Douglas Davidson submits to the linguification desk a sentence from Simon Jenkins in The Guardian, an utterly baffling piece of linguifying that ends by saying of President Bush and Prime Minister Blair that
They are no longer the subject of that mighty verb, only its painful object.
I not only have no idea what he means, I am inclined to doubt that even he has any idea what he means. Here it is again with a paragraph of context:
Bush and Blair are men in a hurry, and such men lose wars. If there is a game plan in Tehran it will be to play Iraq long. Why stop the Great Satan when he is driving himself to hell in a handcart? If London and Washington really want help in this part of the world they must start from diplomatic ground zero. They will have to stop the holier-than-thou name-calling and the pretence that they hold any cards. They will have to realise that this war has lost them all leverage in the region. They can insult and sanction and threaten. But there is nothing left for them to "do" but leave. They are no longer the subject of that mighty verb, only its painful object.
To start with, which "mighty verb", and why is it mighty? Does he mean the mighty verb leave? Because making Bush and Blair the object of that verb would give us sentences like this:
The journalists decided to leave Bush and Blair, and went off to look for Britney Spears.
I can't make anything sensible out of the idea that Bush and Blair have switched from being in a position to be described by true sentences in which Bush and Blair would be the subject (as in If Bush and Blair leave Iraq, lots of people will be happy) to being a position to be described by true sentences in which Bush and Blair serves as direct object.
Could Jenkins have meant the verb do, which he oddly puts in greengrocer quotation marks (WE HAVE "FRESH" TOMATOES!), as if they constituted a way of showing emphasis? Same problem. Doing Bush and Blair (in any sense) just doesn't seem to be what he's talking about.
And why "its painful object"? In what sense can a grammatical object be painful? What exactly is painful here? [Don't tell me you think that "do" is intended in the sexual sense, and that's what's painful. Jenkins doesn't mean that; does he? At least one person who has already emailed me thinks that he does: he means Iraq is going to "do" Bush and Blair in the sense of bugger them. I guess what this reminds me of most is the crude remark by John McClane, the cop played by Bruce Willis in the 1988 movie Die Hard, when he points out to the recently humiliated police chief, "You're the one who just got butt-fucked on nationwide TV." Could Simon Jenkins really have that in mind? It doesn't seem plausible to me.]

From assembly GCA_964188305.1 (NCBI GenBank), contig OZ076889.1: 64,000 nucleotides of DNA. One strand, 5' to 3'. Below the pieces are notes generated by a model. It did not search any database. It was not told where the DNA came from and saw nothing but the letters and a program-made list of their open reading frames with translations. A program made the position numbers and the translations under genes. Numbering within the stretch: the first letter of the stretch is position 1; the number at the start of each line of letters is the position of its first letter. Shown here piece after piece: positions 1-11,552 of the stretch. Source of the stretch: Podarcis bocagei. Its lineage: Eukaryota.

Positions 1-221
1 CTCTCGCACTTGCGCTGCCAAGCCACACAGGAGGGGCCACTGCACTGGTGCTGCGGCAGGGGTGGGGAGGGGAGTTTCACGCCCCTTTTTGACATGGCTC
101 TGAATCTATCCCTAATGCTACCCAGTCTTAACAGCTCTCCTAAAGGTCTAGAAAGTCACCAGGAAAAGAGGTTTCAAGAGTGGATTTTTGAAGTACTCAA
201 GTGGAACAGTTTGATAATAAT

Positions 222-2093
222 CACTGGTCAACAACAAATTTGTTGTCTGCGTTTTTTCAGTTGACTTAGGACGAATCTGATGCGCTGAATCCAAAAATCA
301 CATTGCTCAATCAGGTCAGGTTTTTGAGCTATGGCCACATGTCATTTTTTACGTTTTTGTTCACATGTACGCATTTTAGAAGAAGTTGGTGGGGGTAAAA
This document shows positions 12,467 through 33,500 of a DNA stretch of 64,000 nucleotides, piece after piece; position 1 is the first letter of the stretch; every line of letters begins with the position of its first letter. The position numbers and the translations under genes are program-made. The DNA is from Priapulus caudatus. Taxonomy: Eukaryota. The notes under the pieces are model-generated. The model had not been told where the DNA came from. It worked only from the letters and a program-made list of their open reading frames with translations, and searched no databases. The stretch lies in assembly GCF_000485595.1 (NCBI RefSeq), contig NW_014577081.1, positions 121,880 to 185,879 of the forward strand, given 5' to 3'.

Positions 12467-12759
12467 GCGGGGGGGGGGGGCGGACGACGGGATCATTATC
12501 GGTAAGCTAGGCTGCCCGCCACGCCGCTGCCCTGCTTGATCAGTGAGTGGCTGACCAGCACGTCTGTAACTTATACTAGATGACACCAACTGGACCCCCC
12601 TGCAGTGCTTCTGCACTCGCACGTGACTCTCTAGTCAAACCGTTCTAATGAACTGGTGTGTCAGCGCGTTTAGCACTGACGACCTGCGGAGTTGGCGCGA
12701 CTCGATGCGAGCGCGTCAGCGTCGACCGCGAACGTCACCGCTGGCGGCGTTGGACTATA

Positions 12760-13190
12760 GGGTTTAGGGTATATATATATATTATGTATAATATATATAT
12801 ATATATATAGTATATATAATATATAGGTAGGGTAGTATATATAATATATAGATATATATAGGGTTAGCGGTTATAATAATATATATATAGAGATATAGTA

Simon Cauchi has pointed out to me what is probably the right answer (I am modifying this from the earlier version of the post). He points to an earlier sentence (with another linguification I hadn't noticed!). I missed it because it is an astonishing nine paragraphs back from what I quoted above; but it is the key. Jenkins says that in Iraq:
It is total anarchy. All sentences beginning, "What we should now do in Iraq ... " are devoid of meaning. We are in no position to do anything. We have no potency; that is the definition of anarchy.
So here is what is going on. The "mighty verb" is do. And Jenkins is equating "subject" with "person who does things and is in control of actions", and "object" with "person or thing that gets things done to it and is not in control of actions", and "verb" with "action". He means Bush and Blair (surrogates for the whole of the West) are not in control, and will soon not be able to decide to take the action of doing something to get out of Iraq; rather, they will have something done to them — they will be pushed out of Iraq by the actions of others.
In grammar, "subject" doesn't mean "actor", and "object" doesn't mean "undergoer", and "verb" doesn't mean "action". Those confusions, much beloved of traditional pedagogical grammar, bedevil serious attempts to teach syntax. Jenkins' double effort at linguifying here has stuck him with a sentence that is hard to make any sense of at first. It's one of the most ill-judged attempts at effective writing I've seen in quite a while.
It all makes me think that perhaps Simon Jenkins needs a little rest from writing columns to deadline. (Jenkins was also responsible for some of the "entertaining foolishness" concerning the recent great spelling brouhaha.)Posted by Geoffrey K. Pullum at November 15, 2006 06:26 PM